Super Gravity: Revolutionary carcass technology for MTBs
Light as a freeride tire, rugged as a downhill tire: this combination of properties marks out the Super Gravity version of Hans Dampf, which is the first tire to be brought onto the market with the new carcass technology. Schwalbe engineers took methods used in the motorcycle tire industry and developed them further to build a completely new type of carcass. Its construction is so revolutionary that Schwalbe have applied it for a patent.
The Super Gravity version of Hans Dampf defies the threat of punctures – and still offers extremely responsive handling. Weighing just 995 grams, it copes effortlessly even with uphill sections. As a Tubeless Ready tire it can be fitted without a tube, thereby saving another 200 grams or so. “Lively and sensitive” is World Champion Danny Harts verdict on the new Super Gravity technology – and he is already riding it regularly in Downhill World Cup events.
Freeride, enduro, downhill – the worlds of MTB sport are not as clearly defined as those of tire technology, where, up until now, riders have had a choice between a downhill and a freeride version. Both types are in demand for the new enduro races, which are becoming ever more popular in Europe and the US, and freeriders also appreciate a high level of puncture protection. “The new version is ideal for enduro races,” explains Markus Hachmeyer, Schwalbes Senior Product Manager. “The Super Gravity technology combines the best of both worlds. We are absolutely convinced that this technology has a great future and we will continue to build on it."
Patent taken out on tire construction
The new tire was to be rugged. But at the same time it was to remain light and agile. Schwalbe constructed a completely new carcass to make sure of delivering on both fronts. As a rule Schwalbe uses dual casing, i.e. a double carcass construction, for a downhill tire. This consists of four layers that overlap under the tread to form a total of six layers. For the Super Gravity version, Schwalbe based the carcass design on a method similar to the construction of motorcycle tires. Again a dual casing is used, but this time the individual layers only overlap at the sidewall rather than having the conventional overlap under the tread. The result is still four rugged layers at the side, but only two under the tread, which means four layers fewer than with a tire made purely for downhill! To make this casing cut-resistant as well, Schwalbe’s engineers coated the entire carcass with a layer of SnakeSkin. This flexible and tough mesh is extremely cut-resistant. Because the Super Gravity technology is so extraordinary, Schwalbe have applied it for a patent.
“Solid at the sides, but flexible in the middle. That allows the tire to adapt itself dynamically to the terrain,” is how Markus Hachmeyer summarizes the properties of the Super Gravity carcass.
The wire bead was another example of how the tire was tweaked to make it lighter. “Some riders wrongly believe that wire beads are more rugged than folding beads. Our reinforced aramid beads are as strong as wire beads and in addition they are light and foldable,” Hachmeyer explains. So the wire bead gave way to the aramid one.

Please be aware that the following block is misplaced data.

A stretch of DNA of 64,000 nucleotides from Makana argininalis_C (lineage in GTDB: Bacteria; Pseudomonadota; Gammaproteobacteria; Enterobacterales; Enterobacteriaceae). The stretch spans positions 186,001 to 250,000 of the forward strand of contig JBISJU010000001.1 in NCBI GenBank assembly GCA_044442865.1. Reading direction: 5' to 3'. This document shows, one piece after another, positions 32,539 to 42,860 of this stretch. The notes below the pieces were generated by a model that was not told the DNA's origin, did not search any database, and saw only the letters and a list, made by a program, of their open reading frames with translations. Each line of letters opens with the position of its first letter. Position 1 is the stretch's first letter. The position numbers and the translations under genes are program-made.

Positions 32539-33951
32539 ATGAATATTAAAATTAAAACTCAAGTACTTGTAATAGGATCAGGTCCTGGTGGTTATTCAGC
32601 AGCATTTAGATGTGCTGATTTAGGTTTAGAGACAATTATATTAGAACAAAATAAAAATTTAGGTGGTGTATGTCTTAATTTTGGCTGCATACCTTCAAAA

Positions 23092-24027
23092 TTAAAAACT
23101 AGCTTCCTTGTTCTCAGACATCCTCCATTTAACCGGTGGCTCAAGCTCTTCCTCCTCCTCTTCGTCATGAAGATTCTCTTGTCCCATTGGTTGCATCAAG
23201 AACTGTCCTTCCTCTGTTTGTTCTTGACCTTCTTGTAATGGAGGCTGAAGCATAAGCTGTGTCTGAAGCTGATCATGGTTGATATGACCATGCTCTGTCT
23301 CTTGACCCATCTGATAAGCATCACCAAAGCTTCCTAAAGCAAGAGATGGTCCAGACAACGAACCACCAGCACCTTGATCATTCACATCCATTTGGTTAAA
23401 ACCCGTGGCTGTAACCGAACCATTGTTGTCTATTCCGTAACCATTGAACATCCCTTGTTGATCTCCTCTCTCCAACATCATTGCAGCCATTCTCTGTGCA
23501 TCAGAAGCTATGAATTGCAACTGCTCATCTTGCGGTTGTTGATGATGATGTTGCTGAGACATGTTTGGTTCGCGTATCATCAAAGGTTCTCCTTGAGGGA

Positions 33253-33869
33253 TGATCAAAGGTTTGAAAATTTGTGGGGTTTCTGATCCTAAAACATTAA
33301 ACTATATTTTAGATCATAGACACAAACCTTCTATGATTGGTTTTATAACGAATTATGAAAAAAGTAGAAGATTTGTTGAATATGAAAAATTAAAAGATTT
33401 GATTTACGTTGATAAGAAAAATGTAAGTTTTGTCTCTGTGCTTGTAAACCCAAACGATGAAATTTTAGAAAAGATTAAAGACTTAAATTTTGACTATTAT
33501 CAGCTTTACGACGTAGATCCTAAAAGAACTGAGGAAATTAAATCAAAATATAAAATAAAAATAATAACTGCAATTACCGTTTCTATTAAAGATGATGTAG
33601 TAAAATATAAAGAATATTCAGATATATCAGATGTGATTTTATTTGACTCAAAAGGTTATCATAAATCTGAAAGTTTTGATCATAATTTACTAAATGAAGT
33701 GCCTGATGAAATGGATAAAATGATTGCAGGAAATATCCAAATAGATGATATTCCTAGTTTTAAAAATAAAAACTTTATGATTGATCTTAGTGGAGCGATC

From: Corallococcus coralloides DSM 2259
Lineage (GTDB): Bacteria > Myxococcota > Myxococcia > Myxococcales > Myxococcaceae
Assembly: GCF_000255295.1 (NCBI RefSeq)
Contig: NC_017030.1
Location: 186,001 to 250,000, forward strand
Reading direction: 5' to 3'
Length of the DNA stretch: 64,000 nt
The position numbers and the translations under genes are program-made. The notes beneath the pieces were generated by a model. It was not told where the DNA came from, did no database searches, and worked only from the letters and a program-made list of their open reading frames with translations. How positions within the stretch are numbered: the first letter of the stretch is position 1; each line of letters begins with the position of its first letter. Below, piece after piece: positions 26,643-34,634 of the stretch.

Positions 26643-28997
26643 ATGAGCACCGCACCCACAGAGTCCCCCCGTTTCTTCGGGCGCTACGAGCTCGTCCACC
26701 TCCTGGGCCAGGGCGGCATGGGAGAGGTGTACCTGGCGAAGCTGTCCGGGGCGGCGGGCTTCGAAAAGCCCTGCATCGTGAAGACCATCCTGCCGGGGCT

Because the tire, weighing 995 grams, can be used without a tube, this represents a total saving of 800 grams per bike compared to using downhill tires with tubes. The 60 milliliters of sealant are already included. The weight reduction is particularly effective at the periphery, on the rotating mass: “There is no better place for reducing weight on a bike than on the outermost parts, the rotating mass. After all, this mass has to be accelerated or braked every time there is a change in speed,” comments Hachmeyer.
The developers also took a close look at the apex, a sidewall reinforcement above the bead. This small wedge, which is also used to strengthen all automobile and motorcycle tires, plays a key role as regards the tires sturdiness in the bead area. This is because the forces that puncture a tire are most powerful just above the bead. The new apex, with its harder rubber mix and modified shape, counteracts these forces. “Thus, the tire is extremely resistant to snakebites,” says Hachmeyer reassuringly.
By borrowing know-how from motorcycle tire technology, Schwalbe has managed to synthesize the downhill and freeride specifications to create a new tire category. Super Gravity embodies the desired properties to such an extent that the tire is the best choice not only for downhill and enduro races, but also for freeriding. Hans Dampf Super Gravity is available in the VertStar, TrailStar and PaceStar rubber compounds in the sizes 26 x 2.35 and 27.5 x 2.35 (650B).
The downhill commitment of a world champion
With this tire, Schwalbe wants to continue its successes of the past three years in the Downhill World Cup. Last year Danny Harts crowning achievement and reward for his dedication to downhill biking, was to become World Champion on Dirty Dan. Schwalbe sponsors various teams, including MS Mondraker, Scott11, Giant and Devinci, and as part of its “First Ride Development Program”, the company works together closely with riders to test rubber compounds, carcasses and technologies. The teams certainly appreciate it.
Lukas Haider, manager of the MS Mondraker team, comments: “With Schwalbe what you get is performance, motivation to innovate and personal support. Riding Schwalbe tires gives us a measurable advantage that money cant buy.”
Hans Dampf Super Gravity will be available in the specialized trade 2013.